From 3D printers and lasers, to robotics and coding, as well as the more traditional activities like woodwork and art, the philosophy encompasses a wide array of skills and interests.
MakerBox founder Jess Weichler says the maker movement is primarily about creating.
“I think the phrase that best embodies it is ‘creative spirit’. You could be coding or building, or even art. From 3D printing right through to flax weaving and painting, that’s all part of the maker mindset.”
The maker movement provides ‘real-world applications’ to problems.
“You can see the use and the purpose of things. So often I see kids who might struggle with certain skills, and through makerspace it just clicks.”
She says a makerspace can “shine a lens” on other aspects of the school curriculum.
“As a kid I didn’t understand variables in mathematics. But through coding, which my students taught me, I realised I did understand.”
Weichler says through making, students can learn different skills depending on the focus.
“The top three things though would be about inspiring creativity, innovating through invention, and celebrating mistakes.”
Those three skills are vital not only through childhood, but through life, she says.
“Mistakes are stepping stones. Even if my students forget the actual technical skills, as long as they remember that mistakes are not a failure, that’s most important to me.”
From teachers to mentors
CORE Education facilitator Suzi Gould says the movement has turned teachers into mentors and coaches.
“It is a different model from when we were at school. This means there can be concerns from parents and teachers but it provides so many opportunities.”
For both children and adults, it teaches the skills to think outside the square, she says.
“It allows you to see the possibilities, to ask questions. It’s about growing that innovative mindset from an early age.”
Children could develop confidence, independence, collaboration, and negotiating skills through making, she says.
“It’s really about building that solid platform of learning through the key competencies and dispositions.”
Clive School in Hawke’s Bay has made the shift towards a maker movement.
Associate principal Sherryl Scott says makerspaces have allowed children to learn through their own experiences.
“They learn through their own interests in a fun and creative way.”
Teachers have found that children are more independent, adaptive and innovative.
“Their oral language skills are more developed, and they are more settled in their learning. The children are also more open to learning.”
Allaying teachers’ fears
Weichler says for teachers who did not have a background in technology, using makerspaces in a classroom could be scary.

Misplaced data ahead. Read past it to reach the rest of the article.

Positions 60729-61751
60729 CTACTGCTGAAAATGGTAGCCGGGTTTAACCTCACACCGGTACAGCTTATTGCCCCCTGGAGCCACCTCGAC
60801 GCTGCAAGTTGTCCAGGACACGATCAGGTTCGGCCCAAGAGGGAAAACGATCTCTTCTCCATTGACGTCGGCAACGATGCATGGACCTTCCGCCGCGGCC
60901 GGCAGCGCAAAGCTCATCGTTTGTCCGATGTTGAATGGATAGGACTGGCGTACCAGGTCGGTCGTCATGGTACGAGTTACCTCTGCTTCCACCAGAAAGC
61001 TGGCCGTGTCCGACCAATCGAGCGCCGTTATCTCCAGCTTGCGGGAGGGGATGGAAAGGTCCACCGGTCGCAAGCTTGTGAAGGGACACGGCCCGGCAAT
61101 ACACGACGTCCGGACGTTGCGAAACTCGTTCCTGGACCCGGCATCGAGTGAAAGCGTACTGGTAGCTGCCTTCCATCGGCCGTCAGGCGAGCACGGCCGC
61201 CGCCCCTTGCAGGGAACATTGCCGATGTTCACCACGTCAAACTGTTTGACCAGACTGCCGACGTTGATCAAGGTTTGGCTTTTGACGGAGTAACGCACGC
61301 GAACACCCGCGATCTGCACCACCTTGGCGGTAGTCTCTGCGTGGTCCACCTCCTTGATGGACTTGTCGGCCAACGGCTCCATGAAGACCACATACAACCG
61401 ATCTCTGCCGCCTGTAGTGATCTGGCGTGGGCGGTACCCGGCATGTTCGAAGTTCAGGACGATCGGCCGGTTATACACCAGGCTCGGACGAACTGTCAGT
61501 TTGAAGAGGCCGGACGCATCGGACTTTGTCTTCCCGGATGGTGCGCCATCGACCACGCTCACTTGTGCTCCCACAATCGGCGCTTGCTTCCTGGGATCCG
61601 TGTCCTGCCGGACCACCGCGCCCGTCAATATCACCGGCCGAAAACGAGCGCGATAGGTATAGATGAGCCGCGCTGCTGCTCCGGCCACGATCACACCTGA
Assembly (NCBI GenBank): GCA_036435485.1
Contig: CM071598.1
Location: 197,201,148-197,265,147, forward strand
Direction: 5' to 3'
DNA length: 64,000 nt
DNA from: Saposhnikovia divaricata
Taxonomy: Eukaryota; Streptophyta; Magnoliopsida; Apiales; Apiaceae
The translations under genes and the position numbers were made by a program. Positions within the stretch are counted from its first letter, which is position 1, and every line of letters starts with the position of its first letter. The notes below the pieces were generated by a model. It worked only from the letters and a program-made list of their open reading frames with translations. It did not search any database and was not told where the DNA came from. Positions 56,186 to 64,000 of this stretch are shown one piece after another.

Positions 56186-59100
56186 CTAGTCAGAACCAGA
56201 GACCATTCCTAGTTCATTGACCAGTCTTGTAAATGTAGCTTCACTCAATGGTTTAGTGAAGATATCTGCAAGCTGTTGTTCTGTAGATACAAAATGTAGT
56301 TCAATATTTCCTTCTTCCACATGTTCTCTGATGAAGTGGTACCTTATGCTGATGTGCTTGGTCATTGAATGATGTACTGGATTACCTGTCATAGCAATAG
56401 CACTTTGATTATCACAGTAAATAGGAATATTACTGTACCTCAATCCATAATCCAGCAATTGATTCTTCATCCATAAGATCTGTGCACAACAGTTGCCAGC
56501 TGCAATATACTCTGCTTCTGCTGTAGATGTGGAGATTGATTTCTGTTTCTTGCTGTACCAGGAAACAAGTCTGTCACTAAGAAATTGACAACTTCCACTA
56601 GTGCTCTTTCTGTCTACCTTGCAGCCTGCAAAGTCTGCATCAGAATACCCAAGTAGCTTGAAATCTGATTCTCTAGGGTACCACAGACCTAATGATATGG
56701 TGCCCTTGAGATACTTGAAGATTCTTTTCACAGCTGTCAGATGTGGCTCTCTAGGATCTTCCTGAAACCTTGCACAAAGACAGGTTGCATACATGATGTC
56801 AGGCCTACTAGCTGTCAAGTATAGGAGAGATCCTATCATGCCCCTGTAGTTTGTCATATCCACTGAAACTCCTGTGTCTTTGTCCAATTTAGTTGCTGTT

“They can be worried that they’re going to make mistakes. But actually, it’s okay to say you don’t know something and to research and experiment together.”
Any school, or community, could create a place for the maker movement, she says.
“You don’t have to have a lot of money, or use certain equipment, or be a particular age. It is for anyone.”
While schools might get caught up on “big flashy equipment,” makerspaces could be filled with as something as simple as cardboard.
Other simple tools and equipment could include scissors, tape, and screwdrivers.
“My favourite thing is to take apart an old toy. What do we think is in there? Were we right? What can we do now? It is really that simple.”
The school uses the local community to help inspire the maker movement with older students.
One group is building water sensors to sit under a cycleway bridge. If the river is in flood, the sensor will send an alert. Another group is creating rubbish bin sensors that will let contractors know when the bin needs to be emptied. The Ātea a Rangi star compass, in nearby Waitangi Regional Park, is the focus for another group creating a video game app.
Bryant says the maker movement changed the understanding of what learning is.
“For both children and the teachers, it’s about making mistakes.”
He says one aspect that stopped schools from trying makerspaces was the equipment.
“But it really does not need to be expensive. Just collect parts. It’s the children’s imagination that really drives them.”
O’Leary says it could be hard for teachers wanting to start.
“My advice is to give it a go. Be kind to yourself and try again if things don’t work out the way you thought.”
Developing a maker mindset
Even before the first school bell of the day rings, Clive School students are busy learning.
The maker mindset is part of its core philosophy, with students exploring and experimenting using different materials and methods.
The school hosts creative art spaces, a hut building area, and a ngahere area where pretend fires, cars and planes are conjured up.
Planks and ramps provide the learning tools to explore force and motion, while space stations and cities come to life in a block area.
Teacher Rob Bryant says the shift came during an inquiry into supporting boys’ literacy.
“We found that to get children really engaged in writing, it needed to be purposeful and meaningful. The maker mindset encourages that innovative mind.”
Earlier in the morning, teacher Anna O’Leary says, a group of boys were in the hut making area.
“On the fence they had a piece of writing that, to them, was the instructions on how to make their structure safe and stable. That’s exactly what they’d done too. They made a safe and stable structure using their ‘instructions’.”